They need to tell you about this kind of day in advance

My father is in a coma and I spent the day glued to his bedside in a reclining chair with a string of Christmas lights on over his bed.  He loves Christmas lights.  The nursing supervisor, who is very nice, brought in a platter of sandwiches, chips and sodas in the wee hours of the morning for “the family,” figuring that there would be a group vigil.  Well, there was just me, eating a ham salad sandwich and a bag of potato chips every few hours around the clock and then picking at the regular meals that were brought in for him.  When you are a captive audience needing to remain awake in relative darkness you have few options other than eating and drinking coffee at regular intervals.  Why, oh why, was this not turkey breast day?  Or salami day?  Why did I have to hit ham salad day?  I didn’t know anyone still ate ham salad.  I’m telling you you have not fully experienced all that life has to offer until you spend 36 hours in a tiny room with your dying father under Christmas lights, listening to Michael Jackson belt out “I Saw Mommy Kissing Santa Claus” while eating questionable, and then later semi-rancid, sandwiches and drinking coffee out of a spill-proof cup.  Then there was the heat.  That room was a good 85 degrees F. and I was in a sweat suit.  The same sweat suit I had on when I jumped out of bed at midnight the night before, I might add.  I had the forethought to pack extra underwear and socks, so I went into my Dad’s little bathroom — where I could still keep half an eye on him — for a sponge bath and to hand wash unmentionables in the sink in case I needed them down the road.  I hung them up on the 35 handrails in there and all was bone dry in four hours, which gives you an idea of the heat situation.  Every two hours a nurse came in to give my dad his pain meds.  Every four hours a team of nurses came in to change his position and to make sure I was doing alright.  After about 35 hours I was getting to the point of seriously needing sleep, but I had to remain awake to keep a lookout for signs of pain or discomfort, and I wanted to be alert when he died.  I remember glancing at the clock and noticing the time was 12:25 a.m. (now 11/18/06) and then putting my head back in the recliner to rest my eyes for a moment.  Bad idea.  The next thing I knew I was jolted awake as if a gong went off in my head, and shot a glance at the clock – 12:45 a.m.  In the fraction of a second it took me to turn my head I realized the raspy sound of my father’s labored breathing was gone, and knew that what must have woken me up was that sound stopping all of a sudden.  I did not want to look at his face because I knew he was gone.  I just sat there.  I didn’t know how to feel, and remember wondering if he was floating around the room.  He and I had spoken many times about what might happen after death, whether communication with the living was even possible, but no matter how often we spoke about all of that it didn’t prepare me for that split second when I knew he was dead.  I had been talking with him off and on about all kinds of nonsense.  Even though he was in a coma, he was still in his body and I knew where to direct my energy.  When I moved closer to him to say a final good-bye, I was not at ease because I didn’t know where he was contained — if he was contained at all.  His body was so still and somewhat scary to me, though I don’t know why it should have been.  I suppose I felt that my thoughts were no longer my own and that everything in my mind would be accessible.  I sat there for some time, then said I was sorry I fell asleep and eventually made my way to the nursing station.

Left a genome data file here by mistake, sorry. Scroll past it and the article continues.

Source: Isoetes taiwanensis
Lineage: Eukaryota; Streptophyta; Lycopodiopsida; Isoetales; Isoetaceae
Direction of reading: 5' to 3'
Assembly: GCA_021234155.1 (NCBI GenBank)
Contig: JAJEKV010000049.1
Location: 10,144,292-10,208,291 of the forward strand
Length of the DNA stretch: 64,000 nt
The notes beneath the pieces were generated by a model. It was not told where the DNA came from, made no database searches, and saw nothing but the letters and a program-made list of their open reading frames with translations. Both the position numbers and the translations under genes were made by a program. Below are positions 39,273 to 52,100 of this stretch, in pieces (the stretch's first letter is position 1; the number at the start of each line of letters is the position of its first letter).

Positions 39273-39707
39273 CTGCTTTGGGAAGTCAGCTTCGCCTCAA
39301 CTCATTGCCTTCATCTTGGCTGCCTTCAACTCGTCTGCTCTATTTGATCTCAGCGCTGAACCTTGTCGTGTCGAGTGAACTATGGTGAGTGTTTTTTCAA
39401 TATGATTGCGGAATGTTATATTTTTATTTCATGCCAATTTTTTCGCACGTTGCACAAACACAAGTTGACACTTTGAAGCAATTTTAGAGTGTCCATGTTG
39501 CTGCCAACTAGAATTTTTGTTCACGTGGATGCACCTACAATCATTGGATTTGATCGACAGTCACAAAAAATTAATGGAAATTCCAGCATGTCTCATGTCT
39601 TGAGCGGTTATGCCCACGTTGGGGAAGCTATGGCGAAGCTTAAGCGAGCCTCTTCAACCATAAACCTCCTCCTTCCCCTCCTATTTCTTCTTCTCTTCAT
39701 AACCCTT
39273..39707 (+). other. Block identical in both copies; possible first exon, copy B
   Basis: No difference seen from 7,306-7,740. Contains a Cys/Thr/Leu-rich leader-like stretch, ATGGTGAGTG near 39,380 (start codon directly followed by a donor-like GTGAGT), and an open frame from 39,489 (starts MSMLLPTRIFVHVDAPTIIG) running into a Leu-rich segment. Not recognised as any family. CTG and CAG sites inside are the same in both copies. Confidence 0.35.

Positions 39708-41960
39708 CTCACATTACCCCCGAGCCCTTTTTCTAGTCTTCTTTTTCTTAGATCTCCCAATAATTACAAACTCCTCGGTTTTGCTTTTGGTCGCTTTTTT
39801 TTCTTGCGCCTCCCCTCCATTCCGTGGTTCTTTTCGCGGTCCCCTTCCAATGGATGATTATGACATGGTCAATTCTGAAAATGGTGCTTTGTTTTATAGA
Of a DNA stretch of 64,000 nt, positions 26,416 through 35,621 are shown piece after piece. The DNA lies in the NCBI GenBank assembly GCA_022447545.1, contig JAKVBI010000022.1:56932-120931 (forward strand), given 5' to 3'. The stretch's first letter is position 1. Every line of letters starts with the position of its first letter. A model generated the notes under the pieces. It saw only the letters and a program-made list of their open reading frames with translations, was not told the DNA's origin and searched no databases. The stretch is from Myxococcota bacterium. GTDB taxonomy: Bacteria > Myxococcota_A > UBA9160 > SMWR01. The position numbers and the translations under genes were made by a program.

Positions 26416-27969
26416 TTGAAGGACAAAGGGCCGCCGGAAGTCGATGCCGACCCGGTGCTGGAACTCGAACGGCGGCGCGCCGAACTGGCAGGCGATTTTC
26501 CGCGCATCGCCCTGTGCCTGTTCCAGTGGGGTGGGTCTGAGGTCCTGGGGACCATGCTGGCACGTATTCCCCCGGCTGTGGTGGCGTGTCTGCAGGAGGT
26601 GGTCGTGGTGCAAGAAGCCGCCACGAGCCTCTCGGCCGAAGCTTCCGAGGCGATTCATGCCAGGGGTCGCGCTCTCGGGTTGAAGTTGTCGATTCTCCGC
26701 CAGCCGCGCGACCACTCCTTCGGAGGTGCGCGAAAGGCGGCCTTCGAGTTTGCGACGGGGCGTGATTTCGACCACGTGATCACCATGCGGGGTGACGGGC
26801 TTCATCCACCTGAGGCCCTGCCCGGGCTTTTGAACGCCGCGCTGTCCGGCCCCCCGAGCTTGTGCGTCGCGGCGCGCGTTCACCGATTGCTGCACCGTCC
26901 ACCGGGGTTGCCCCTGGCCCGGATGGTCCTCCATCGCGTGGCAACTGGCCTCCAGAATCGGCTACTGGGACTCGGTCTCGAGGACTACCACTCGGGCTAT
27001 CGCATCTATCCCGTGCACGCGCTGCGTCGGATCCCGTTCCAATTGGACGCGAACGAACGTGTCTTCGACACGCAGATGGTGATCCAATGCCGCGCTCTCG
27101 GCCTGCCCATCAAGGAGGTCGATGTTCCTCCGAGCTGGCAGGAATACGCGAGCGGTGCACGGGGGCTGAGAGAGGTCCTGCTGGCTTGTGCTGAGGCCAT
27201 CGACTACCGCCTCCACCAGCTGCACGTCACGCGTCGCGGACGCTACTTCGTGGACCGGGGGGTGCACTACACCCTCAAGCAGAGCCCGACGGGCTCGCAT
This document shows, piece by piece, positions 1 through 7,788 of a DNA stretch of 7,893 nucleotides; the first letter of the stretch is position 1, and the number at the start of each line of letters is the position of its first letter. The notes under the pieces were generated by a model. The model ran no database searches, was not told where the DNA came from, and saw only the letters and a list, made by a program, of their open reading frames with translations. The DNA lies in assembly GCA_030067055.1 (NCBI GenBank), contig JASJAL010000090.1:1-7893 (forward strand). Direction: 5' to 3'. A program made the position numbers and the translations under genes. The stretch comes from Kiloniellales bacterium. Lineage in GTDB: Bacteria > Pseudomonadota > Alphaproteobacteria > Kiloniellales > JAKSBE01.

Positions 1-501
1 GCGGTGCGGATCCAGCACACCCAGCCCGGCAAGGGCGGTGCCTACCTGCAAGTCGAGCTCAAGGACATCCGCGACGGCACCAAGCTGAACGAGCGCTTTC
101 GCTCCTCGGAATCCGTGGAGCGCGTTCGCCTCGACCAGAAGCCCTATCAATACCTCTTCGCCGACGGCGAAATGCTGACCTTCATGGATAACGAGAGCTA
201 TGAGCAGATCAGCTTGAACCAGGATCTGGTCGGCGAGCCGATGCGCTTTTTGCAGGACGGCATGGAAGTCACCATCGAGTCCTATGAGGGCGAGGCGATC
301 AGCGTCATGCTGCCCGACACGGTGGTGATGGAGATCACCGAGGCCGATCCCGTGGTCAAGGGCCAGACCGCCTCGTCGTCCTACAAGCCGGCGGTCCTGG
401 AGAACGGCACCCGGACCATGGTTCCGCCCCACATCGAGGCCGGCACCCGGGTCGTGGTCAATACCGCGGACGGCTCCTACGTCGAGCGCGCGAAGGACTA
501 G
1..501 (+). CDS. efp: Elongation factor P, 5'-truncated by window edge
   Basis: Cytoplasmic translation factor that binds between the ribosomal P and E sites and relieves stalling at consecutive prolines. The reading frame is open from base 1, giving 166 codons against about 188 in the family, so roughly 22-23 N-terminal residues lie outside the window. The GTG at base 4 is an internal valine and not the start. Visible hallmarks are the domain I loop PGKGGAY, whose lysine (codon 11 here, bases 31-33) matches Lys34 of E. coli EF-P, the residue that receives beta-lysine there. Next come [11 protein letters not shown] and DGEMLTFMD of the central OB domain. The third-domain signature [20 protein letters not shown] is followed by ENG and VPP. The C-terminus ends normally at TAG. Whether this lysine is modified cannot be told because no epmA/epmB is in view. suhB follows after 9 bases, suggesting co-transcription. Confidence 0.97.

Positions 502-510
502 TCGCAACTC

My father, Frank Valencia, and I about 1964/1965

My father, Frank Valencia, and I about 1964/1965

Frank Valencia on 10/5/06

Frank Valencia on 10/28/06

Frank and Renate Valencia on 11/6/06

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